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Celebrating Joyce Slocum's public radio leadership and legacy

TPR President and CEO Joyce Slocum and Dan Katz, TPR Vice President of News
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Joyce Slocum with Dan Katz, TPR vice president of news

Joyce Slocum, who led both NPR and Texas Public Radio into a new era for public media, died Sunday, March 3, from complications of colon cancer. She was 66. The lawyer and media executive used her intelligence and principles as a moral force to shepherd both NPR and TPR through turbulent times. On this edition of 'Weekend Insight' TPR's Jerry Clayton talks with TPR Vice President of News Dan Katz about Slocum's legacy.

Clayton: Tell me about how you first came into contact with Joyce.

Katz: The way I came to know Joyce is she recruited me about seven years ago now when I was the news director at WSHU in Connecticut. At the time, I was actually the youngest news director in the country. I was still in my 20s. And she liked the fact that we were a small, hungry team that took responsibility for covering breaking news and that we were able to grow and fund one of the most successful internship programs in the country.

She said to me, "I’d like you to do that in San Antonio." I came to learn later that she interviewed some of the most accomplished people in the field, in public radio and in other kinds of media — news leaders who had decades of experience from places like [Washington] D.C. and New York and Boston. But, as many of our listeners are well aware of, salaries are not the same in San Antonio as they are in the Northeast.

So, when she realized she couldn't get that kind of experience to lead the newsroom, she realized she needed to find the next news leader who had the potential to be great. I was honored that that was me. When I got to visit San Antonio the first time and meet with the journalists here who are really hungry to take their work to the next level, and I got to meet with Joyce in her office and meet her dog, Belle — I knew that something really special could happen here, and it did.

Please join friends and family as we celebrate the life and legacy of Joyce Slocum.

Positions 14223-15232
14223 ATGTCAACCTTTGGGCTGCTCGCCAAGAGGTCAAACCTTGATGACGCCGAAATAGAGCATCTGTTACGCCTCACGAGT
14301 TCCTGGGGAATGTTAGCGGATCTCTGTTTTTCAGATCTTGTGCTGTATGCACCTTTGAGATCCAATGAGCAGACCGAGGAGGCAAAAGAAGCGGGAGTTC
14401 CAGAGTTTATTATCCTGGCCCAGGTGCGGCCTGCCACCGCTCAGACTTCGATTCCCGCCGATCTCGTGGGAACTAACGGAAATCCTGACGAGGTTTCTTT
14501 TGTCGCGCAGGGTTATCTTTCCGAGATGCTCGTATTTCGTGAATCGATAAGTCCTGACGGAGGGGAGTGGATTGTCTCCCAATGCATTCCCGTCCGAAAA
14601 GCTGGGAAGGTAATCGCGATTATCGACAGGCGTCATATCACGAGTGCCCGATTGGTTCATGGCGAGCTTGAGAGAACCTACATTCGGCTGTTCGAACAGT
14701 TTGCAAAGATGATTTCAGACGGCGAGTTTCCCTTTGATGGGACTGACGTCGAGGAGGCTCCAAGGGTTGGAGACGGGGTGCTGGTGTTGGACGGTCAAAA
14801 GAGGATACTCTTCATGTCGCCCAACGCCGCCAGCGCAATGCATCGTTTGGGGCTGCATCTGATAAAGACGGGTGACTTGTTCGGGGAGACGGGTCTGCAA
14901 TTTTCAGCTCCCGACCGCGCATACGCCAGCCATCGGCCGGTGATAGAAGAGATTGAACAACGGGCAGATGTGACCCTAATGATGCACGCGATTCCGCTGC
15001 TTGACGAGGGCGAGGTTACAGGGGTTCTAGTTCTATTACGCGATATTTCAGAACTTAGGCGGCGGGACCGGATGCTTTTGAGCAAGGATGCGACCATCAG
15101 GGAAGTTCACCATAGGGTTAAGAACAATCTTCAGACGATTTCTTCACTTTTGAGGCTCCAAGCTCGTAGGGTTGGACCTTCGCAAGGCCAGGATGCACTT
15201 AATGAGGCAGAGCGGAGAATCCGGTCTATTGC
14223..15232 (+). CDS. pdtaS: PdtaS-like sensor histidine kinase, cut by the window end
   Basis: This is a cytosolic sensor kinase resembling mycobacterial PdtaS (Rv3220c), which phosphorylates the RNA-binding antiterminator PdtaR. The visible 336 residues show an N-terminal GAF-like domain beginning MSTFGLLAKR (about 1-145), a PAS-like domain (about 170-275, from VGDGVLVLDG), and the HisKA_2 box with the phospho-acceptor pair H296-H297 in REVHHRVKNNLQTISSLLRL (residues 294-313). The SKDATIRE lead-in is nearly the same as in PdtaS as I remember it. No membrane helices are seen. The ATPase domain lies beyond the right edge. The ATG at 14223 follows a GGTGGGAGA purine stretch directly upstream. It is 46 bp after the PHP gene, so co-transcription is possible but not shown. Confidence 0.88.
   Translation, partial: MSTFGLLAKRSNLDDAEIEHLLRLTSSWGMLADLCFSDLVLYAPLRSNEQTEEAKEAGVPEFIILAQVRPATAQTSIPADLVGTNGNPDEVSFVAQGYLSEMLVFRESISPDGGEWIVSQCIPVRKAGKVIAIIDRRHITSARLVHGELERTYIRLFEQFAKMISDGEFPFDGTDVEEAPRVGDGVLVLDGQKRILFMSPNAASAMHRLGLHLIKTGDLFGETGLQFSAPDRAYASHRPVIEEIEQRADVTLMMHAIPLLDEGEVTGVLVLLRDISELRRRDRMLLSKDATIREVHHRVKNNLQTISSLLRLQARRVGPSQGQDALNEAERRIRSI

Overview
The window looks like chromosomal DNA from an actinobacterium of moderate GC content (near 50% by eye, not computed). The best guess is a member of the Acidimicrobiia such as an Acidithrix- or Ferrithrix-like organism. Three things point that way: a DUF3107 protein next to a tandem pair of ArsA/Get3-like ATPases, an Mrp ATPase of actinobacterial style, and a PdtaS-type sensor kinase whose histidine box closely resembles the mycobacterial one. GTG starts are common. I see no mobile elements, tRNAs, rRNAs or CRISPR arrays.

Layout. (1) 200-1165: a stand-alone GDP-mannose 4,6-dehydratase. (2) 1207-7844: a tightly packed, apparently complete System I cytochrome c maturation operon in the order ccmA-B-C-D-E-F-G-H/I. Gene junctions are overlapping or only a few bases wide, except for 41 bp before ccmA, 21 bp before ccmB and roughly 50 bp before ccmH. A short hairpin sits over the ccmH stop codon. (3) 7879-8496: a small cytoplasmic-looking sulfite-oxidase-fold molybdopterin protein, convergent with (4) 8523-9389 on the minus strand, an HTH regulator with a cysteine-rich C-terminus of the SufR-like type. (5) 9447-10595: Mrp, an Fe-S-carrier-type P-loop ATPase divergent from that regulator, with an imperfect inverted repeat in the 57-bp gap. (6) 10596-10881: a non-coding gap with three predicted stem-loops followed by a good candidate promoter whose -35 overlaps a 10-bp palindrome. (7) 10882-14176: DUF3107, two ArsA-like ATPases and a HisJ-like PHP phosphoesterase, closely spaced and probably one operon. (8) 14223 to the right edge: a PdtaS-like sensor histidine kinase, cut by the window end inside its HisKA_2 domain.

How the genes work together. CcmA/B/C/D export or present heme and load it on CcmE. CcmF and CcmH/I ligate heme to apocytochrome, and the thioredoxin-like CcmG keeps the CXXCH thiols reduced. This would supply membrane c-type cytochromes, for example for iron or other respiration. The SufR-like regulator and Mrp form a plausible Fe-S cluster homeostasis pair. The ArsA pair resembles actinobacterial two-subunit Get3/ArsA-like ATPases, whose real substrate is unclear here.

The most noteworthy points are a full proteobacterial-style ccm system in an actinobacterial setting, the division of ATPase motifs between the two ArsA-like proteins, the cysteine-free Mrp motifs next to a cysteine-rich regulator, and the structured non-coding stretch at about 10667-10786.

Clayton: Joyce led NPR and certainly TPR through some very turbulent times. What did she teach us all about leadership?

Katz: She was guided by her principles. What is the right thing to do in the moment? At her legal career she was known for being a tough but fair negotiator, and she certainly was here at TPR, too. She really treated everybody in the organization like family, and that resulted in some transformational leadership where we were able to nurture people's passion projects, where we were able to help people expand their reporting beats and move into new beats.

She understood journalism. She understood the life of a journalist. She made sure to make connections wherever she could to bring people together and to have a very flexible approach to news coverage and being able to support a flexible environment, as opposed to a lot of the commercial media outlets that would have story quotas from people. We didn't do that. We were able to pivot when we needed to, when we needed to cover a certain story because it was the right thing to do.

Joyce Slocum, who led both NPR and Texas Public Radio into a new era for public media, died Sunday from complications of colon cancer.

Clayton: How critical do you think Joyce would be of her tenure at TPR? Would you say that she left things unfinished or unrealized?

Katz: Joyce had extremely grand ambitions for TPR, and I'm proud to say that we accomplished all of them. We nurtured a newsroom that makes our community proud. We became a premier source for news in San Antonio and South Texas.

We were able to launch a number of new initiatives — podcasts with a national following. We started a Spanish language news service, and we grew our border and immigration desks. Those were things she was extremely proud of and extremely invested in.

Her last priority toward the end was growing our endowment to make sure that those desks and those initiatives are funded in perpetuity. That was her legacy.

Texas has lost a champion for press freedom and a leader at Texas Public Radio.Joyce Slocum died this week from complications from colon cancer. We are going to take some time to remember and celebrate Joyce who told us to dare to listen, be civil in our discourse and to be inclusive.
TPR was founded by and is supported by our community. If you value our commitment to the highest standards of responsible journalism and are able to do so, please consider making your gift of support today.

Jerry Clayton can be reached at jerry@tpr.org or on Twitter at @jerryclayton.